James Webb Space Telescope spots the wreckage of a cosmic clash of the Titans (image)

The galaxy NGC 3256 is seen as a orange, red, and yellow spiral by the James Webb Space Telescope
(Image credit: ESA/Webb, NASA & CSA, L. Armus, A. Evans)

A new image from the James Webb Space Telescope (JWST) shows that when it comes to galaxies, appearances can be deceiving.

The picture shows a serene-looking orange-red galaxy, but this cosmic spiral of gas, dust, and stars hides a violent past representing the wreckage of a massive collision between two earlier galaxies that proceeded around 500 million years ago. 

The galaxy in question is NGC 3256, which lies around 120 million light-years from Earth and is a member of the Hydra-Centaurus Supercluster. Hints at the chaotic past of this swirl-like galaxy are hidden within the James Webb Space Telescope image in the form of long tendrils of shining dust and stars which extend outwards from the main body of the galaxy and the brightest portions of NGC 3256.

The study of these cosmic collisions can teach astronomers a great deal about how galaxies like our own, the Milky Way, grow by merging with other galaxies. As this galactic growth results in the merging and growth of black holes, studying wreckage like NGC 3256 could also help solve the mystery of how the supermassive black holes at the heart of most galaxies can grow to masses equivalent to millions or even billions of times that of the sun

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The historic merger that created NGC 3256 is also responsible for an intense burst of star formation in the galaxy. This happens because when galaxies collide, they channel gas and dust together into dense clouds to become the raw material needed for star birth. 

The creation of young stars can be seen in the form of the brightest regions within the orange/red glow of NGC 3256. These stars are blasting out infrared light, irradiating tiny grains of dust that cause the galaxy to glow brightly and make it a perfect target for the JWST, which is designed to see the universe in infrared.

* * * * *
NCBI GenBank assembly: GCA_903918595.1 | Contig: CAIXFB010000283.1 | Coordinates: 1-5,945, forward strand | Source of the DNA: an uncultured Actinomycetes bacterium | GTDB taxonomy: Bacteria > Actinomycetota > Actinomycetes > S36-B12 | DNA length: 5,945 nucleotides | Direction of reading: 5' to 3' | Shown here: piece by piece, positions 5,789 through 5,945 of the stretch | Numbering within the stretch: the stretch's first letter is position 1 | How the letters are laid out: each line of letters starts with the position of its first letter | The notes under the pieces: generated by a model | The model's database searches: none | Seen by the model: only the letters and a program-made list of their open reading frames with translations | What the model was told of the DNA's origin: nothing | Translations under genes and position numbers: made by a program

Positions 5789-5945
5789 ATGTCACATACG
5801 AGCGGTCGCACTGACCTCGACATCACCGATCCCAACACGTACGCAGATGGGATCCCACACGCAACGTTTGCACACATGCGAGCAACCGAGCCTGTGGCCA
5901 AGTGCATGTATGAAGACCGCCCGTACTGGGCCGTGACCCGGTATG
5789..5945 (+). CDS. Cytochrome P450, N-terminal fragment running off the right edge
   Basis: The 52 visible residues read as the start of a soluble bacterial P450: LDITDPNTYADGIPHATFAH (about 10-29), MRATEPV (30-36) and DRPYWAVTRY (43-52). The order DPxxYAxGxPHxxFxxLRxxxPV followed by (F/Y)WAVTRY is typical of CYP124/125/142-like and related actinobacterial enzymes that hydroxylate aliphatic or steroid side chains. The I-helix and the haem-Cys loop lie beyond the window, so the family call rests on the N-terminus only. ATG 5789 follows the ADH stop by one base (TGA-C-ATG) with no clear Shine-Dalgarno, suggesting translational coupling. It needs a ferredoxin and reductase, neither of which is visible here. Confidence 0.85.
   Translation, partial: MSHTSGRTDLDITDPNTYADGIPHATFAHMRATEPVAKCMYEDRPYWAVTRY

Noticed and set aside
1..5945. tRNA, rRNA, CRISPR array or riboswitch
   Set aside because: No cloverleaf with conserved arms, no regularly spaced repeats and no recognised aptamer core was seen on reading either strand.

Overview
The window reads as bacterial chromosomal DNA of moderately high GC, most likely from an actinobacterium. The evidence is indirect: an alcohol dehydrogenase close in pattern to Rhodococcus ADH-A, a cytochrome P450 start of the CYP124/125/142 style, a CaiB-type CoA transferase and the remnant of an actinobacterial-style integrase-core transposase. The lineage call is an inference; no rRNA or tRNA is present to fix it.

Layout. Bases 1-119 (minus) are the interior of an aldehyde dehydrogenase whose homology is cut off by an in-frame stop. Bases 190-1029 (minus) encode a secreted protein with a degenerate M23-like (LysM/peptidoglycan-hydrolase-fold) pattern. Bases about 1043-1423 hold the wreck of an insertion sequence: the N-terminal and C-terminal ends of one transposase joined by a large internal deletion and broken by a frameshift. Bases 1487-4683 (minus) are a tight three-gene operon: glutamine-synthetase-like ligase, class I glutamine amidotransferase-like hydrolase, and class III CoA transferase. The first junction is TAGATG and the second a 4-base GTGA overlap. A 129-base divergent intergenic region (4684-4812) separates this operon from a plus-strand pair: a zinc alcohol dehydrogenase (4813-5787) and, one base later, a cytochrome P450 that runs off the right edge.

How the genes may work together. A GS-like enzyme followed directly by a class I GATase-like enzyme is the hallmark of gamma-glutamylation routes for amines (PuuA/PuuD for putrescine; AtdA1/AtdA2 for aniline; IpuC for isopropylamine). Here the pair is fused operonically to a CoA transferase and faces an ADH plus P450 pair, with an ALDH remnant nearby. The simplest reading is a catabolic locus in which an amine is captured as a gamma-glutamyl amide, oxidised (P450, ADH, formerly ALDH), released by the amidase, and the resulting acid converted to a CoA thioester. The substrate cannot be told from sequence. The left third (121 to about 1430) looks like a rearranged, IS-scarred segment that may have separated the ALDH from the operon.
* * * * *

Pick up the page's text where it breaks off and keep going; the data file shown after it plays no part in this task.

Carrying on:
When galaxies collide, most stellar bodies escape the violent collisions unscathed, unlike the gas and dust content of those galaxies. That's because of large voids between stars. But it isn’t the case for all the stars in those galaxies. Visible in the JWST image of NGC 3256 are threads of stars that were wrenched free of their home galaxies as a result of gravitational interactions between the colliding galaxies giving rise to incredible tidal forces.

The stunning image of this galaxy was created by the JWST using data from its Near Infrared Camera (NIRCam) and its Mid-InfraRed Instrument (MIRI). Visualizing NGC 3256 in this way demonstrates the usefulness of the JWST, the most powerful telescope ever placed into orbit around Earth, in understanding the growth of galaxies and the evolution of the universe.

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Robert Lea
Senior Writer

Robert Lea is a science journalist in the U.K. whose articles have been published in Physics World, New Scientist, Astronomy Magazine, All About Space, Newsweek and ZME Science. He also writes about science communication for Elsevier and the European Journal of Physics. Rob holds a bachelor of science degree in physics and astronomy from the U.K.’s Open University. Follow him on Twitter @sciencef1rst.

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